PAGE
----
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MakeMyTrip Gets Interim Relief From Delhi HC In Copyright Infringement Case Against Booking.com, Google

MakeMyTrip Gets Interim Relief From Delhi HC In Copyright Infringement Case Against Booking.com, Google

Delhi High Court ordered Booking.com and Google to refrain from using the trademark words associated with MakeMyTrip as keywords

The court has given Google and Booking.com a week’s time to comply with the court order

The single-judge bench also deemed making MakeMyTrip bid for its own keywords to be ‘detrimental’ to its monetary interests

Providing interim relief to traveltech major MakeMyTrip, the Delhi High Court, through an order dated April 27, ordered Booking.com and Google to stop using the MakeMyTrip name and all the trademarks associated with it for Google Ads till the next hearing.

Inc42 has reviewed the order copy dated April 27, 2022.

The traveltech startup had filed a copyright infringement case against Booking.com and Google, alleging that the former had been illegally bidding on the trademarks associated with MakeMyTrip in Google Ads, which resulted in traffic and business being diverted to Booking.com from MakeMyTrip.

A single-judge bench of Justice Prathibha M. Singh deemed the use of MakeMyTrip’s trademark and its variations on Google Ads a passing off and ordered Google to stop offering it as a keyword for bidding.

“In view of the facts, orders and legal position as discussed above, this Court is prima facie of the opinion that the use of the Plaintiff’s registered mark ‘MakeMyTrip’ on the Google Ads Program as a keyword would amount to trademark infringement,” the court said.

The bench noted that prima facie, MakeMyTrip should be awarded the injunction, as not doing so will cause ‘irreparable injury’ to the traveltech startup.

“Under these circumstances, the Defendants [Google and Booking.com] are restrained from using the mark ‘MakeMyTrip’ together/in conjunction, with or without spaces for the purpose of using it as a keyword on the Google Ads Program till the next date of hearing,” the order read.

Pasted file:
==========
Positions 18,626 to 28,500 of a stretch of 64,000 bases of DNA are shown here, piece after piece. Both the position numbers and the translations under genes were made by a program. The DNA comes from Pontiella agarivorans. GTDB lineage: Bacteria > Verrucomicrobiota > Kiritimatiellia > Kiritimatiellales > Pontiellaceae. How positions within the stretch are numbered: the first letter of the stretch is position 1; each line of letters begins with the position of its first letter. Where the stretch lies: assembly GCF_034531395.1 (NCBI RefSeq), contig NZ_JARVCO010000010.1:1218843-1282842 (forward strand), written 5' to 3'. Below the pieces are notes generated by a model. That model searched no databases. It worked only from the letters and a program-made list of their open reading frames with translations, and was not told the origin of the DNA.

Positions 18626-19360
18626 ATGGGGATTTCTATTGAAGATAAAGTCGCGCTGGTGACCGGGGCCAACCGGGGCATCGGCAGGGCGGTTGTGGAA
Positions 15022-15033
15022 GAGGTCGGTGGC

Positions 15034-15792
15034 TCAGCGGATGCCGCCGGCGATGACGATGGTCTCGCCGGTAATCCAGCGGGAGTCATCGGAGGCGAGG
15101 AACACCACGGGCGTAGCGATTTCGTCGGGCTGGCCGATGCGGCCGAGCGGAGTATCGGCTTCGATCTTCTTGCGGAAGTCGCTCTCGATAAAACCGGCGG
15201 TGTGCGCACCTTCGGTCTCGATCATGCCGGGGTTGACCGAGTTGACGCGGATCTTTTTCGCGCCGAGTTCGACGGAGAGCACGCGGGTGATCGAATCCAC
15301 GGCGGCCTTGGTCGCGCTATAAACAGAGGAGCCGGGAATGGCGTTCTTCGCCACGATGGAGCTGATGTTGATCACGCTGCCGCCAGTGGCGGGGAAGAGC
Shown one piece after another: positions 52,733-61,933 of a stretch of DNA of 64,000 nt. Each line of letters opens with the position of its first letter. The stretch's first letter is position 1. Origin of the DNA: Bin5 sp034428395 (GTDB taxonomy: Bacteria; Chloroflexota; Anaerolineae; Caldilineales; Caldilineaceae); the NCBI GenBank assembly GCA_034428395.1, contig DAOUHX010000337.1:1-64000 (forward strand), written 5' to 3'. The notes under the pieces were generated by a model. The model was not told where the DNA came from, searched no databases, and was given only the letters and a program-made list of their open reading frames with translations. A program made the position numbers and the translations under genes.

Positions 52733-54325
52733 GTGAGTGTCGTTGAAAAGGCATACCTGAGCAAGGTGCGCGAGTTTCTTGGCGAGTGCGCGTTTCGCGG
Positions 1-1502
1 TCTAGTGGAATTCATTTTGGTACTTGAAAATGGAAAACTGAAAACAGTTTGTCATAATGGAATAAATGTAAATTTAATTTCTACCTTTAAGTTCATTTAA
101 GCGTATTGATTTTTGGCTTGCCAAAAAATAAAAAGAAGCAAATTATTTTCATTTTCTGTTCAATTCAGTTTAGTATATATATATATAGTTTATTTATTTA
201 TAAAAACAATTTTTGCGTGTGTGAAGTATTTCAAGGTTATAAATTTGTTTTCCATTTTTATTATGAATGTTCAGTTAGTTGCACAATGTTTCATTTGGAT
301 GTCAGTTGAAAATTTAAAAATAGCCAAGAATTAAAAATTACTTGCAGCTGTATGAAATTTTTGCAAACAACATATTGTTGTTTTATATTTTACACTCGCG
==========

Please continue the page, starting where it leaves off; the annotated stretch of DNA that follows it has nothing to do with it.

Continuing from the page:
Justice Singh further clarified, “However, this shall not prevent the Defendants from using [the] words ‘make’, ‘my’, ‘trip’ not conjunctively on a standalone basis in a descriptive or generic sense on the Google Ads Program.”

The court has given Google and Booking.com a week’s time to comply with its order. The order will remain valid till the next hearing, and to the Indian territories only.

History Of The Dispute

The case was filed on the basis that Booking.com had been bidding for the keywords associated with MakeMyTrip for a long time.

MakeMyTrip issued a notice to Booking.com for the first time in 2019 to cease bidding on the keyword ‘makemytrip’  through the Google Ads Program. Following this, another cease-and-desist notice was issued to Booking.com in August 2020 for the same. 

Both times, Booking.com stopped bidding for the keyword ‘makemytrip’ on Google Ads briefly and resumed doing it again. Booking.com refused to comply with the notice, citing a judgement by the European Commission in Case AT.40428-GUESS dated 17th December 2018. 

The Guess judgement, however, was based on intra-brand advertising, and therefore was not valid as a precedent in the current case.

The court, during the course of the hearing, established what infringement was and what was not. In the end, the court deemed that using the keywords associated with the Indian traveltech startup, being called an ‘invisible’ use, was a misrepresentation.

“Thus, the “invisible” use of a mark as a keyword can constitute passing off as a matter of principle,” Justice Singh noted.

The court also deemed making MakeMyTrip bid for its own keywords to be ‘detrimental’ to its monetary interests and noted that Google could not stand to benefit from the company’s trademark, which MakeMyTrip has invested a lot of time and money in to develop its goodwill in the market.

All of this points to the issues that companies face in India in protecting their intellectual property and copyright infringement. Earlier, in a report, the United States Trade Representative (USTR) kept India on the priority watch list, saying that India remains one of the most challenging countries in terms of protection and enforcement of intellectual property.

In a compliance report, Google had said that it removed 93K pieces of content that were infringing on various copyrights in India, responding to 28,890 user complaints it received in February 2022.